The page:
Tuesday, April 21, 2009

Seeing is believing. Or NOT.

I probably need a new publicity photo. But my last photo session was so traumatic. . .

The photographer I used had all the latest digital equipment and after the sitting I was ushered into a room with a sofa and a movie screen. . . and forced to scrutinize my photo at 9000 magnifications. !!! Nobody should have to look at their own pores, chin hair, and developing wrinkles at 10,000-foot-woman size! The sofa was obviously there to catch customers who faint from horror. The guy asked if I wanted him to "take care" of those lines around my eyes and maybe smooth out my skin tone and make my teeth whiter.

I left reeling. It took two iced Vente no-fat triple-shot caramel no-whip macchiatos and the sacrifice of batallions of miscellaneous cookies to make the horror dissipate

But it's not just me. The pressure is on everyone, everywhere to look better than they actually do. Take Katie, here. Perky, adorable, sweet, believable, earnest anchor of the CBS news machine. She who should be counted on to give us the Truth. . . as in "the facts, m'am." CBS apparently felt she needed a digital nip and tuck and the photo on the right, below, was the result.

When this came out, it was quite the story. They had slimmed Katie's waist. Without her permission or even knowledge! They blythely doctor her image, then expect us to believe that they won't doctor the "news" she gives us. Maybe I'm making too much of this. . . but even in confessing that they doctored the photo, they didn't tell the truth. Waist? Yeah. And arms. And chin. And whitened her teeth. And got rid of a few age spots on her hands. See for yourself!

You know, don't you, that many courts of law now refuse to accept photographs or video as evidence? The only photos routinely allowed are those from the crime scene investigators themselves. Every other image is considered potentially altered. How much of what we see can we count on to be real these days? How sure can we be of what we know and don't know?

I'm guessing we really went to the moon. . . because that was back in 1969 and they didn't have digital correction then. Still, some people say the whole lunar landing thing was shot in a studio. But, that "alien autopsy". . . I'm starting to think that might have been a fake. And all of those pictures of microbes and sea life in National Geographic. . . who's to say those aren't just the brainchild of some nerd in the basement with good computer equipment? And stars. . . I mean, do you ever really look at the night sky? Did you actually see Haley's comet when it came by in 1986? Neither did I. This is supposed to be a picture. . .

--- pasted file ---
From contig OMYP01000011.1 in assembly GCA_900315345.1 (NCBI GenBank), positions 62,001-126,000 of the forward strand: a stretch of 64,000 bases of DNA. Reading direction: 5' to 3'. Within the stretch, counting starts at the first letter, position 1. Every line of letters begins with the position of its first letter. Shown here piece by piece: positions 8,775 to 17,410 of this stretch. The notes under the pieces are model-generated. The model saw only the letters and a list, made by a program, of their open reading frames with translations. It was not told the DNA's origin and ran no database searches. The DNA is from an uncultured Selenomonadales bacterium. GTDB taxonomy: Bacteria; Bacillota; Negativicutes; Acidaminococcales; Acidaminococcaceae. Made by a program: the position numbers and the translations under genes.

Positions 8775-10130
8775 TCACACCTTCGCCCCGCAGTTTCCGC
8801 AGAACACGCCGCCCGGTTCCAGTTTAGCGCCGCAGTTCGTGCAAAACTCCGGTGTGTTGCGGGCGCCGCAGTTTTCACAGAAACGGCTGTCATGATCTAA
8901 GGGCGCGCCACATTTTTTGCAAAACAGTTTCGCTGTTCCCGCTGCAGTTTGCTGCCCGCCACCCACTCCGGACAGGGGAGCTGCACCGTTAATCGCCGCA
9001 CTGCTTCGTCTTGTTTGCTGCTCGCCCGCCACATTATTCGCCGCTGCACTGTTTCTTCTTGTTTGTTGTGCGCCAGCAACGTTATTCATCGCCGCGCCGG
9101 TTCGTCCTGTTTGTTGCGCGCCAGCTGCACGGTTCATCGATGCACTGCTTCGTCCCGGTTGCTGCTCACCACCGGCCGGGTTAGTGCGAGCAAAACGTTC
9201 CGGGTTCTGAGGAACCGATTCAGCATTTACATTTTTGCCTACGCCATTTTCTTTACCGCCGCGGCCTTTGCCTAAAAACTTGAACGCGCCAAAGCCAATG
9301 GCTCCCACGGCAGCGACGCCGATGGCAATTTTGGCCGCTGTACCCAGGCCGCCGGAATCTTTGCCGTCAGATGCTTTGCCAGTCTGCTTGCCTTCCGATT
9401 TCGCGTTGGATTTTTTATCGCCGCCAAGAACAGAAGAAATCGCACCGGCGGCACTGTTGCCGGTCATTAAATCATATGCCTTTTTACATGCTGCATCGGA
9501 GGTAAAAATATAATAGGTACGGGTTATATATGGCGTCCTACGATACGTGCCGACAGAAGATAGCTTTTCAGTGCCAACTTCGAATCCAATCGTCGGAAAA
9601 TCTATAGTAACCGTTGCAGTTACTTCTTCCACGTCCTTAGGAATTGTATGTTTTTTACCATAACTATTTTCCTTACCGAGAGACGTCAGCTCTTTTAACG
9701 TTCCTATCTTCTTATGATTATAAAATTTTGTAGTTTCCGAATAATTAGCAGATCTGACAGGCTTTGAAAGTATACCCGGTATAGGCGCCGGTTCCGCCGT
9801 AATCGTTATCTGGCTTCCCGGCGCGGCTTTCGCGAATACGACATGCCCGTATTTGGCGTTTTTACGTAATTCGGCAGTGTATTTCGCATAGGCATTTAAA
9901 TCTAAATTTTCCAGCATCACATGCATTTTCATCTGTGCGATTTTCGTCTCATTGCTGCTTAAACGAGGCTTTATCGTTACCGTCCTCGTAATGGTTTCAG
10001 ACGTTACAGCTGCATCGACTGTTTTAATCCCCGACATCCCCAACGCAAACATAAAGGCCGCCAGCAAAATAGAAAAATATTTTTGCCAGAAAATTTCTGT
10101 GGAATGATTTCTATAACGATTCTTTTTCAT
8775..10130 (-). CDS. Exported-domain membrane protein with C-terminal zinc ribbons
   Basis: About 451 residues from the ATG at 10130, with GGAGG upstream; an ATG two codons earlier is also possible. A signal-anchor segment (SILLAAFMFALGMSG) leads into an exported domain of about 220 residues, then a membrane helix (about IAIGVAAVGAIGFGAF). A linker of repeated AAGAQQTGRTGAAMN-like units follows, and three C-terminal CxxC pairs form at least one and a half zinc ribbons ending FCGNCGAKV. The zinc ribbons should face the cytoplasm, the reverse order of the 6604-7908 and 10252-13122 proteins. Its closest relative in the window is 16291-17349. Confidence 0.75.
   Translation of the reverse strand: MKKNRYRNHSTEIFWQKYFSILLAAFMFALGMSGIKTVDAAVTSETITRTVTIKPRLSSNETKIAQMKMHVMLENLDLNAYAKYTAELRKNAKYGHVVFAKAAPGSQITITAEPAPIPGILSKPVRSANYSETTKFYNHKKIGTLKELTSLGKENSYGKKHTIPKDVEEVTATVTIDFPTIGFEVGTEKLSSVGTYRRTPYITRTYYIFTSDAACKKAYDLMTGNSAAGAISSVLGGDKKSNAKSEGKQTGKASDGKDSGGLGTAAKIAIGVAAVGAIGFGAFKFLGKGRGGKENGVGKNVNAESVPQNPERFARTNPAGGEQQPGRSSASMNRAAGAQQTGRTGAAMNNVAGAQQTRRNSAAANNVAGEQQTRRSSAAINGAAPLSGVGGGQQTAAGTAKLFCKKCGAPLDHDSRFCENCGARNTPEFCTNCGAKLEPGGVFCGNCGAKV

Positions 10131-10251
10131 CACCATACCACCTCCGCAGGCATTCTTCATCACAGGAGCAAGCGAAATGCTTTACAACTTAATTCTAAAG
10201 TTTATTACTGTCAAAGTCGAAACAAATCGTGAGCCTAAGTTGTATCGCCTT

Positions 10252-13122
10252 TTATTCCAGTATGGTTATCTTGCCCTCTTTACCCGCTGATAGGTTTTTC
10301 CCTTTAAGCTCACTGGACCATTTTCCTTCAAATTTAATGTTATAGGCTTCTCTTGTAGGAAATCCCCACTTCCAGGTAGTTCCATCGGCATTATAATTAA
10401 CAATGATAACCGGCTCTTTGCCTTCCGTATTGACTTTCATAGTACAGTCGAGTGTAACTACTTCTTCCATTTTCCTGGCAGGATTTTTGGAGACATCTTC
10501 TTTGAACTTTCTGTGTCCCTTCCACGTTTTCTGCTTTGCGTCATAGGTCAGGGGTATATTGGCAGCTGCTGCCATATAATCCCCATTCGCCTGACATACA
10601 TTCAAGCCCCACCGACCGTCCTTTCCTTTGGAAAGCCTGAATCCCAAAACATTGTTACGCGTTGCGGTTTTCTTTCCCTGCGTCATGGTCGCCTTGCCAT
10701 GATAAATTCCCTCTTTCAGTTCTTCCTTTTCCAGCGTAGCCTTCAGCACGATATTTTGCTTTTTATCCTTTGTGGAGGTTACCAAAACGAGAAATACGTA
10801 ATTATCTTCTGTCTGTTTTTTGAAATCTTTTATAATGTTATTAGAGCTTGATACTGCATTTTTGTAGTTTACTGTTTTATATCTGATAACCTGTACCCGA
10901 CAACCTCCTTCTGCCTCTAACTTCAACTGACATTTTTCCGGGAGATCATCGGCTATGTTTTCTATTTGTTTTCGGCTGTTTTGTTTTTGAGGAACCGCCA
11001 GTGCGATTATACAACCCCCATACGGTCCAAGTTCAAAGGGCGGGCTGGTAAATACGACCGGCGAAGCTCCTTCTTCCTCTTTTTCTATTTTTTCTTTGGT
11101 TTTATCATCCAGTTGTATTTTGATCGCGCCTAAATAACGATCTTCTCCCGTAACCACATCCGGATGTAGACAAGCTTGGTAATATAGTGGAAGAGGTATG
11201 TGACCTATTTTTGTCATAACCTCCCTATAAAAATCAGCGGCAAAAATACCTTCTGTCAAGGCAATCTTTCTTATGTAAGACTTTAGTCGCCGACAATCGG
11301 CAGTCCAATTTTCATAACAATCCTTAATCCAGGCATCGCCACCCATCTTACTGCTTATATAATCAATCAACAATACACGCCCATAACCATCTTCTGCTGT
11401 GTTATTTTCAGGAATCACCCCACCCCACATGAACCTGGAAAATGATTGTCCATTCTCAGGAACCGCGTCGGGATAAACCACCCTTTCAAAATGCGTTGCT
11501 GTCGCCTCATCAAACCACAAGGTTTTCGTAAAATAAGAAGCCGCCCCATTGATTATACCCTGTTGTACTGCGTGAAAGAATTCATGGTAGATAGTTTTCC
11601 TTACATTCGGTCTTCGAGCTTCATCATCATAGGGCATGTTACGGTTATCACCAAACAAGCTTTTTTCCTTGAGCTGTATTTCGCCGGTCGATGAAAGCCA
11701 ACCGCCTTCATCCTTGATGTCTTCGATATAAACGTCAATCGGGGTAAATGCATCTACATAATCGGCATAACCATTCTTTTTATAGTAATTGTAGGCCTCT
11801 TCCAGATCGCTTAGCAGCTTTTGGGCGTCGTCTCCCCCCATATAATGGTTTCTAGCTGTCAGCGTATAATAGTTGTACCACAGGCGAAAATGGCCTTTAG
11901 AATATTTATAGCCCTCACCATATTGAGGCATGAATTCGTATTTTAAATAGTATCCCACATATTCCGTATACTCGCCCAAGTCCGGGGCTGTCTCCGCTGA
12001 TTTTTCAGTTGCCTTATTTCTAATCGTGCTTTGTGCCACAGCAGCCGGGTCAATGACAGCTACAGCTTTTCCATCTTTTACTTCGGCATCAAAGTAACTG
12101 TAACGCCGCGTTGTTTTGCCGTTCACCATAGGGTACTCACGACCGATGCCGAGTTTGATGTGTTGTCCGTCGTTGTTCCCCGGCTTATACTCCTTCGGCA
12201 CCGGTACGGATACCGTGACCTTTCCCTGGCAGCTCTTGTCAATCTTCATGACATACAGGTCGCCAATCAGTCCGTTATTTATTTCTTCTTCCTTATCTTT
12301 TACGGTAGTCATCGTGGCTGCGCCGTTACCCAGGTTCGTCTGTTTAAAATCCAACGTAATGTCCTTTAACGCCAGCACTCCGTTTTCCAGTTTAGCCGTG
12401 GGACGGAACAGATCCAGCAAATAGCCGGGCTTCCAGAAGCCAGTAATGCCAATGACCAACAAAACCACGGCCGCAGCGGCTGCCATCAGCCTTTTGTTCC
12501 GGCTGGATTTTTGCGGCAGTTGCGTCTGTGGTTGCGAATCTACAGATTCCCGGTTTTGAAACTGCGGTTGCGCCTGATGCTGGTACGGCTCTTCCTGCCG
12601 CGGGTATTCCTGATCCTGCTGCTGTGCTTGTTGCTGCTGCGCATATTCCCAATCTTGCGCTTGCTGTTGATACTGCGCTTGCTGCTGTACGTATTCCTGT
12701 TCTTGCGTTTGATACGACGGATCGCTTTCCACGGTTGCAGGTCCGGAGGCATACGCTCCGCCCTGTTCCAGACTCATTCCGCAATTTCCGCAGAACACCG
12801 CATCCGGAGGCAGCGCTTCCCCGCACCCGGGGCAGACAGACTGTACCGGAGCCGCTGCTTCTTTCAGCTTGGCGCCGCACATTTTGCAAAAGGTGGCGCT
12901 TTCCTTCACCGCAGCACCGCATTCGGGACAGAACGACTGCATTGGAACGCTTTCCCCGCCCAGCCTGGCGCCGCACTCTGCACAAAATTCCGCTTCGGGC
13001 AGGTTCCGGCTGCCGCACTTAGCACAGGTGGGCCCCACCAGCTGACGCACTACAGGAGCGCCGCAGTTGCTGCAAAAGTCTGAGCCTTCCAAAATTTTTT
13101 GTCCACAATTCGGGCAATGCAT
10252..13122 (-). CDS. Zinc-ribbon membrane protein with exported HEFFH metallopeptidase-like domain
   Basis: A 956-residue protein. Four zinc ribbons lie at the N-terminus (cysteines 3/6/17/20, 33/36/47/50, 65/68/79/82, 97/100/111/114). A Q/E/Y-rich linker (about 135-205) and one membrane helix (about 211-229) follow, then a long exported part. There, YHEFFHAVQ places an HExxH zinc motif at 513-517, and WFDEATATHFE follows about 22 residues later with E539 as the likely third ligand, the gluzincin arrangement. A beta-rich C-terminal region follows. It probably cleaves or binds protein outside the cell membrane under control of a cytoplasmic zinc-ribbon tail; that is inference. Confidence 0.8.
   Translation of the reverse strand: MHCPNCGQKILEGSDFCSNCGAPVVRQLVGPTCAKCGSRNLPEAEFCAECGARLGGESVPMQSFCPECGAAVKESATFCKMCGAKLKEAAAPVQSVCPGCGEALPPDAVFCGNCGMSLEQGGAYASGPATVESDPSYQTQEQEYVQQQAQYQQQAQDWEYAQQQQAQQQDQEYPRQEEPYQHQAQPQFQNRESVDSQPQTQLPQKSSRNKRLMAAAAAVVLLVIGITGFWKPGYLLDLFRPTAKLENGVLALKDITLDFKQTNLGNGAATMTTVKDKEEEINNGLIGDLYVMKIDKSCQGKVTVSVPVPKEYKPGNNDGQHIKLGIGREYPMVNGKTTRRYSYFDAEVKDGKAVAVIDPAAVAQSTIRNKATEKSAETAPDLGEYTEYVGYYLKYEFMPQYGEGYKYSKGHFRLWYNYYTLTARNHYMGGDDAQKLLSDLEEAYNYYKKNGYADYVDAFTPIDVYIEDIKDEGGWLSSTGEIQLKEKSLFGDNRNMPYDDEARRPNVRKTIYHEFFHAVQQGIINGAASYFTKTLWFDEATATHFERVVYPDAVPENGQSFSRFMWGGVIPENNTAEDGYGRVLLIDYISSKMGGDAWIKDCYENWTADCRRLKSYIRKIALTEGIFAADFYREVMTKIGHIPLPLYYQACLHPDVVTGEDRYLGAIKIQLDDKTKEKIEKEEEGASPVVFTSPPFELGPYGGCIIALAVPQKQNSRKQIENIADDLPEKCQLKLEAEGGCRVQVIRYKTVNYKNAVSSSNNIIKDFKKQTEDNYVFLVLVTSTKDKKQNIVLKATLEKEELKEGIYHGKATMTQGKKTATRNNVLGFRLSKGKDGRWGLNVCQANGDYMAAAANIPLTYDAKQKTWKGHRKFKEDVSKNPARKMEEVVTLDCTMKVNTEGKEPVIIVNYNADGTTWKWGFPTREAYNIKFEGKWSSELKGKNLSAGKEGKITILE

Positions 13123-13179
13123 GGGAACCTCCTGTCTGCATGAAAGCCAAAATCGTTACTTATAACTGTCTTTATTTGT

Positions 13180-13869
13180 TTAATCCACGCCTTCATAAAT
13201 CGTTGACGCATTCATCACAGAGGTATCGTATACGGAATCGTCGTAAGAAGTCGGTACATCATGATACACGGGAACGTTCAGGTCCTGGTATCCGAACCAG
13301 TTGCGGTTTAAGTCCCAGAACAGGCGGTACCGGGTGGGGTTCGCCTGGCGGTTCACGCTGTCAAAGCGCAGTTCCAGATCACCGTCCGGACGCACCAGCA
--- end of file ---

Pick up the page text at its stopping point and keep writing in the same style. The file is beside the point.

See what I mean? It looks like somebody spilled paint and tried to wipe it up. And I'm starting to worry that some of my favorite hunks and starlets might not be quite so. . . desirable.

And if you really want to see depressing, check out this unretouched photo of Faith Hill from her Redbook cover. jezebel.com/gossip/photoshop-of.../heres-our-winner-redbook-shatters-our-faith-in-well-not-publishing-but-maybe-god-278919.php

Sigh. When they have to "improve" Faith Hill, we're all in trouble.

Getting serious for a moment. It used to be that a photograph was a moment captured in time. . . actions and images caught and stored as memory. Dependable. Lasting. For good or for ill.

It seems that we've traded "certainty" for "possibility" in our lives. Everything is possible. . . but everything is also open to revision. Memories, ideas, actions, and images can all be modified with the click of a button or the slide of a mouse. That's a lot of power at our fingertips, but that freedom comes with a price. And a responsibility: the burden of vigilant skepticism. Who do we trust to tell us the truth? Do we recognize the truth when we hear or see it?

Okay. . . this is what happens when I stay up writing waaaaay after midnight.

Back to my original problem. To airbrush or not to airbrush?

Is it better to look great in print and on line and risk disappointing people in person, or to just bare it all and let people see all the glorious human flaws from the start? Considering that there may be a bias against "aging" writers, is it wise to let the gray and crow's feet show?

What about you? Have you ever met or "encountered" a celebrity in person that shocked or disappointed you? Who/what do you trust these days to tell you the truth? What are your trusted sources?


Venus Vaughn said...

Let your real self be seen - cautiously.

I've been known to photoshop, you can't have a MySpace account without it, it seems. But only the temporary flaws. Just the pimples, really. Once I changed the color of my shirt, but that's about it.

For authors, there's nothing less appealing than a Glamor Shot. I don't care what the publicists say (which is why I'm not one), the consumer knows that a glamor shot of an author is the closest to plastic you will ever come.

I like to see a real smile, in a real location, with real eye contact. Find a photographer you trust, get out of the house into (modest) sunshine and let him or her compliment the heck out of you until you're relaxed enough to let your insides show. That will be a good picture. It will be one readers respond to.

We forgive flaws. We distrust fake.

Kylie said...

I once saw an author whom I'd only seen in glamor shots for the first time in real life and rocked back. "Whoa!" I found myself thinking. "Musta been a bad accident!" LOL!